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After Tax Inversion Deal, Medtronic to Pay $500 Million to U.S. Treasury To Move $9.8 Billion To United States

Oct 1, 2015

In a restructuring that is part of its $49.9 billion merger with Dublin-based Covidien, Medtronic will pay a one-time tax charge of $500 million to the U.S. Treasury so that it can bring $9.8 billion in overseas cash to the United States.

Earlier this year, Medtronic completed a tax inversion deal that relocated the company headquarters from Minnesota to Ireland, a company with much lower corporate taxes than those in the U.S. The extra cash could help Medtronic fund more acquisitions, Med Device Online reports.

In a tax inversion deal, a corporation relocates its legal domicile to a lower-tax country, usually retaining material operations in its higher-tax country of origin. The Wall Street Journal reports that Medtronic's $500 million tax payment represents only a 5 percent charge on the $9.8 billion cash and investments it is bringing back to the U.S. Medtronic would have had to pay 35 percent income tax if it had remained headquartered in Minnesota—this difference amounts to about $3.4 billion in tax savings under the new corporate structure. Fernando Vivanco, a Medtronic spokesperson, confirmed to the WSJ that Medtronic is "paying about $500 million in taxes to the U.S. Treasury to allow us to use these dollars in the U.S."

In a filing with the Securities and Exchange Commission (SEC), Medtronic indicated that the restructuring of some Covidien businesses "provides Medtronic with additional financial flexibility and increased confidence in the Company's ability to meet its financial commitments, which include continuing to target an "A" credit profile through a reduction in its debt to EBITDA ratio by the end of fiscal year 2018," according to Med Device Online.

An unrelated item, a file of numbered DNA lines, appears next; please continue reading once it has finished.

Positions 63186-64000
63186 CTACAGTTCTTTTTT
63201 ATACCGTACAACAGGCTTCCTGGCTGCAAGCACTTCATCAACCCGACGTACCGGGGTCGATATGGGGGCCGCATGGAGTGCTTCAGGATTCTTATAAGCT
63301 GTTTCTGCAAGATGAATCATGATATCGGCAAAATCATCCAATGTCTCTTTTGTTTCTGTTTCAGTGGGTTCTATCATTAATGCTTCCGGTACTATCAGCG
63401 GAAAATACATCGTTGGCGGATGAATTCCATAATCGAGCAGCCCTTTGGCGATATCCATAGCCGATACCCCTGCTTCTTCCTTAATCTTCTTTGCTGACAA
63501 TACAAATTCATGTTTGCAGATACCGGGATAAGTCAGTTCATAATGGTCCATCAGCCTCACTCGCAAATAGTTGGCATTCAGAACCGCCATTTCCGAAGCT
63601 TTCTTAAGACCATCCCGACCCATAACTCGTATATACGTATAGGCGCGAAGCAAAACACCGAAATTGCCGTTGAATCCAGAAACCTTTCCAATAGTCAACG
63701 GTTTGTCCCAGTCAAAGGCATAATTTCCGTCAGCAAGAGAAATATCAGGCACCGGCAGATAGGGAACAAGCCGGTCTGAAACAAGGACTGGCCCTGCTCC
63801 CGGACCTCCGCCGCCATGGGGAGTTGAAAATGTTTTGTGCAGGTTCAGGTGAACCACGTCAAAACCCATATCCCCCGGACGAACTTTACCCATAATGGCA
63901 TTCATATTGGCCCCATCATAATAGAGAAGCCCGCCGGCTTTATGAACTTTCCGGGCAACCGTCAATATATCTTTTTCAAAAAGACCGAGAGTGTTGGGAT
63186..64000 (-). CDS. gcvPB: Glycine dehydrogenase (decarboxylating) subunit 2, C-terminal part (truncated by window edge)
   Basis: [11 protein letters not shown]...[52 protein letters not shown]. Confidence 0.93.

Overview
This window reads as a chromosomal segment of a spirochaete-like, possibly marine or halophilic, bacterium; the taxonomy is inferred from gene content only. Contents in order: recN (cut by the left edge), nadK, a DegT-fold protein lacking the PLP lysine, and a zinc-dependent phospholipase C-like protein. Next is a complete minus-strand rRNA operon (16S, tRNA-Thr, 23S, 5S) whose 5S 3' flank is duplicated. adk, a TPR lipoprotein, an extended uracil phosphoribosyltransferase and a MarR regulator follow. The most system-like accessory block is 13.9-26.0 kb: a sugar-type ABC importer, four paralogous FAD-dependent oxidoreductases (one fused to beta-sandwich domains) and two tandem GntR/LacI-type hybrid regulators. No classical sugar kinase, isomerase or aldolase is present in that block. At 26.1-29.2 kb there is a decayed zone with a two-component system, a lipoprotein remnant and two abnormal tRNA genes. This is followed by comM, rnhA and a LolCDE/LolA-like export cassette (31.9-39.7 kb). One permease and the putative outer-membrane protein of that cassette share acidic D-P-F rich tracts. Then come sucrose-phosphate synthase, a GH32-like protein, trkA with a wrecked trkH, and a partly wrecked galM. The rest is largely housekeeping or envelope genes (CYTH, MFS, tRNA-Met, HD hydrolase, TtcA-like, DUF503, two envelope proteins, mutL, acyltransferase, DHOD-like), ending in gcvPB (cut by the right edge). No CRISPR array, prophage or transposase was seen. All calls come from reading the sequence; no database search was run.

Before the Covidien merger closed, Medtronic CEO Omar Ishrak, attempting to deflect public criticism and regulatory scrutiny of the deal, contended that the tax savings would give Medtronic the flexibility to re-invest in the U.S. and create jobs here. After the deal closed, Ishrak told analysts that the new company would look for U.S.-based companies with early-stage technologies that would help Medtronic increase its product pipeline. "So the M&A activity from us, certainly from a technology perspective, is very sort of close to what we're focusing on. Bigger deals, obviously opportunistically, we'll look at it, but that's a matter of our overall financial bandwidth and our management bandwidth," Ishrak said during a conference call, according to Med Device Online.

Because of this deal, Medtronic could become more aggressive in its merger and acquisition activities. Even before freeing up the new billions in cash, Medtronic had made a number of smaller acquisitions worth at least $688 million, the Minneapolis Star Tribune reports. One of the recent Medtronic acquisitions is Lazarus Effect, a company with more than 15 innovative vascular medical devices. Medtronic acquired Lazarus Effect in a $100 million cash deal, its eighth acquisition since the Covidien merger in January, Med Device Online reports.

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